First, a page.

The primary objective was to demonstrate an ORR ≥ 15% and was tested using the exact binomial test for single proportion at a two-sided significance level of 5%. Assuming a true response rate of 29%, 68 patients would be required to provide 80% power. Safety, pharmacokinetic, and TTR data were summarized using descriptive statistics, while PFS and OS were analyzed using Kaplan-Meier methodology. Pharmacokinetics were assessed using a noncompartmental method (Phoenix, WinNonline version 7).

The primary and secondary endpoints were assessed in the safety population (all patients who received one or more doses of pralatrexate).

3 Results

3.1 Patient Disposition and Baseline Characteristics

Seventy-one patients received study medication, and treatment was ongoing in eight individuals at data cut-off (21 July 2017). Of the 63 patients who discontinued pralatrexate, most were due to disease progression (n = 36, 57%) and only n = 2 (3%) discontinued due to AEs, concurrent illness, or a procedural complication (Fig. 1).
Fig. 1

Patient disposition. AE adverse event. *Inclusion criteria not met were: enlarged lymph node or extranodal lesion measurable in two perpendicular directions (n = 5), adequate hematologic, hepatic, and renal function (n = 3), and histologically/cytologically confirmed PTCL using World Health Organization disease classification (n = 1). Exclusion criteria met were active uncontrolled infection, underlying medical condition (including unstable cardiac disease), or serious illness likely to prevent the patient from receiving study treatment (n = 1)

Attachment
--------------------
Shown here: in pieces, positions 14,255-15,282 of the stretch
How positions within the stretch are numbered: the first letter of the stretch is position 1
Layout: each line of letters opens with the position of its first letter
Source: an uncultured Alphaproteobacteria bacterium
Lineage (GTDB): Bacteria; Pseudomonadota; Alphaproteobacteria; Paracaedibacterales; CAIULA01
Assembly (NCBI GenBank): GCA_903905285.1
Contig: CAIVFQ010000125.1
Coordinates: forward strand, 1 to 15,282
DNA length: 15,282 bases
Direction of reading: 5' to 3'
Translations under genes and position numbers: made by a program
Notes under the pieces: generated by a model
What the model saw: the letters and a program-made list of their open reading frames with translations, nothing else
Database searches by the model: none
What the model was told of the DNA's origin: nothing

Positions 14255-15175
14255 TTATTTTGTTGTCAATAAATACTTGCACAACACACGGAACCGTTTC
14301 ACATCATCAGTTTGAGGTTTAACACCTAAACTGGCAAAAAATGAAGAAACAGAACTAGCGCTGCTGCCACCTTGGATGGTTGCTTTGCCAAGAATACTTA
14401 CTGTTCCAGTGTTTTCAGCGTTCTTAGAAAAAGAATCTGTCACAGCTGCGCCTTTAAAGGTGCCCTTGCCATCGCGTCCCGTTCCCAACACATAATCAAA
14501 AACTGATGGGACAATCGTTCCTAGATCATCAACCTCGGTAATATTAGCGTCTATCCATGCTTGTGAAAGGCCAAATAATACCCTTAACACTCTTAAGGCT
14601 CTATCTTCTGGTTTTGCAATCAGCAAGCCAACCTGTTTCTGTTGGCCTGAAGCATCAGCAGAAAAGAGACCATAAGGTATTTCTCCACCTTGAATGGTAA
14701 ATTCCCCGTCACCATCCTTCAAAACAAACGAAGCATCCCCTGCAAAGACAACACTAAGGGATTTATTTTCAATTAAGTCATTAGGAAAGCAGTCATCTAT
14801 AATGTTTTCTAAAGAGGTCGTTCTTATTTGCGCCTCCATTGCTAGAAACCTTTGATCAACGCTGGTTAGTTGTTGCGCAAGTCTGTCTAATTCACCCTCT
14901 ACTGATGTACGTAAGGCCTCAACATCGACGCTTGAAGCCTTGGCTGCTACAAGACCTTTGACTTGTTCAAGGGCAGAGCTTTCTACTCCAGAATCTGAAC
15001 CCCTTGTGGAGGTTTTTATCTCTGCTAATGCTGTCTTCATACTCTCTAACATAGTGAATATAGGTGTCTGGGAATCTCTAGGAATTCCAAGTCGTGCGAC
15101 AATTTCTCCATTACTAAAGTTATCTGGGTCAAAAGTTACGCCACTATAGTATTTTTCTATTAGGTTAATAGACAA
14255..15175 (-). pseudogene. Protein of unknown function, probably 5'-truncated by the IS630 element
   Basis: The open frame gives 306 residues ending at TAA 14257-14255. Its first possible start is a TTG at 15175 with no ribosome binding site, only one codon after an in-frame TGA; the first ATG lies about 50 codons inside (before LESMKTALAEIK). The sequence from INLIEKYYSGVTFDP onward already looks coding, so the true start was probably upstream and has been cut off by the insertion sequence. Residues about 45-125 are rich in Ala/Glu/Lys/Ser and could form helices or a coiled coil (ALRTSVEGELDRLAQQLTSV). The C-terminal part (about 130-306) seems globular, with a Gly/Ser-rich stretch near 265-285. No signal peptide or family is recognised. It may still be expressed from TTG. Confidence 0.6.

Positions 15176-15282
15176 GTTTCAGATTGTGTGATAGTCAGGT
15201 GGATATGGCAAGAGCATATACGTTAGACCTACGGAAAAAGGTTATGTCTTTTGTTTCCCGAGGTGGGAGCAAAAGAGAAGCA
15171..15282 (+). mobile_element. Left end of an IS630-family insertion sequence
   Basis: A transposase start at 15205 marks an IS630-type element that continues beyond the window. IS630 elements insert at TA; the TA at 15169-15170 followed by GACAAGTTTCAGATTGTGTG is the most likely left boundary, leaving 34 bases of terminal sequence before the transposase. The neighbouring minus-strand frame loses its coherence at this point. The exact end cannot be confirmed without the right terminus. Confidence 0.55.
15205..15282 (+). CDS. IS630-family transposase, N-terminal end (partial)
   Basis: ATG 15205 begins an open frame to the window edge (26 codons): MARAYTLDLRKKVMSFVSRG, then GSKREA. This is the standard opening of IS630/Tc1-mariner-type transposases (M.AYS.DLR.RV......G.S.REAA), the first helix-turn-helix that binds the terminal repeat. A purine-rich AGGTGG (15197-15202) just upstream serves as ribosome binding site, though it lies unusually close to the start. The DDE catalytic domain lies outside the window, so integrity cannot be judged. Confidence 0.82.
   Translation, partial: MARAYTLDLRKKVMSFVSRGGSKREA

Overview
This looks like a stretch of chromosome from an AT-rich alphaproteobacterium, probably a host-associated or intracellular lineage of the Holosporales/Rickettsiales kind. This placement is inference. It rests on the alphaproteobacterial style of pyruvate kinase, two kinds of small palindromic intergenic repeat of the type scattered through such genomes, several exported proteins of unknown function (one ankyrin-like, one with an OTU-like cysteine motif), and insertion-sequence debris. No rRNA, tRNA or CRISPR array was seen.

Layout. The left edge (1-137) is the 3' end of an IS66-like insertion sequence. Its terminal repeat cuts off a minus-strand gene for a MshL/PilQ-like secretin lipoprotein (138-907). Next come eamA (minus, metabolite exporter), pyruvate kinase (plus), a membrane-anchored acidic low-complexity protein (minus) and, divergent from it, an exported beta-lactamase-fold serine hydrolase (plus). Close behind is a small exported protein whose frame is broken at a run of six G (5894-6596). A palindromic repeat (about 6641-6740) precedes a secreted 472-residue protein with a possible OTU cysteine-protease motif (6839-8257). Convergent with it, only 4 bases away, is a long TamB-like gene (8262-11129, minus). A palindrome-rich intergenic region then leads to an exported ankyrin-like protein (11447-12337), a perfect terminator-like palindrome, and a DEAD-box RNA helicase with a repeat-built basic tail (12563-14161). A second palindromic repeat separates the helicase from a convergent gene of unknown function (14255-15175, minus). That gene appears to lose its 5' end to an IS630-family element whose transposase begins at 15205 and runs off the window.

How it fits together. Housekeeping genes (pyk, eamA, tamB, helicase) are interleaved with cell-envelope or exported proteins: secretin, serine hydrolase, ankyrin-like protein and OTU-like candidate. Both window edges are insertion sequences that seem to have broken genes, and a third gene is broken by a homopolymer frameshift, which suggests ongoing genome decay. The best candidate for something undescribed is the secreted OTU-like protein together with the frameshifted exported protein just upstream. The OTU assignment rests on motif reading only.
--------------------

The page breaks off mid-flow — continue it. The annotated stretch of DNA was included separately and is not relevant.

Baseline demographic and disease characteristics are summarized in Table 1. All patients were Asian, the majority were male (n = 47, 66%), median (range) age was 56 (22–77) years, and most (n = 49, 69%) had an ECOG performance status of 1 (4 patients [6%] had ECOG PS 2). The median (range) duration of PTCL was 1.3 (0.1, 10.8) years, with PTCL NOS (n = 34, 48%) and AITL (n = 20, 28%) being the most common disease subtypes. Patients had received a median (range) of 2 (1–14) prior systemic treatments, most commonly chemotherapy (n = 71, 100%), radiotherapy (n = 16, 23%), and autologous stem cell transplantation (n = 7, 10%). Examples of prior chemotherapy include CHOP, CHOP plus other agents (e.g., CHOPE [CHOP plus etoposide]-based regimens and CHOP plus ifosfamide, methoxtrexate, mitoxantrone, and prednisone), and non-CHOP regimens (e.g., CEOP [cyclophosphamide, epirubicin, vincristine, and prednisone] and CDOP [cyclophosphamide, doxorubicin, vincristine, and prednisone]).
Table 1

Baseline demographic and disease characteristics

Parameter

Safety populationa (N = 71)

Age, years; median (range)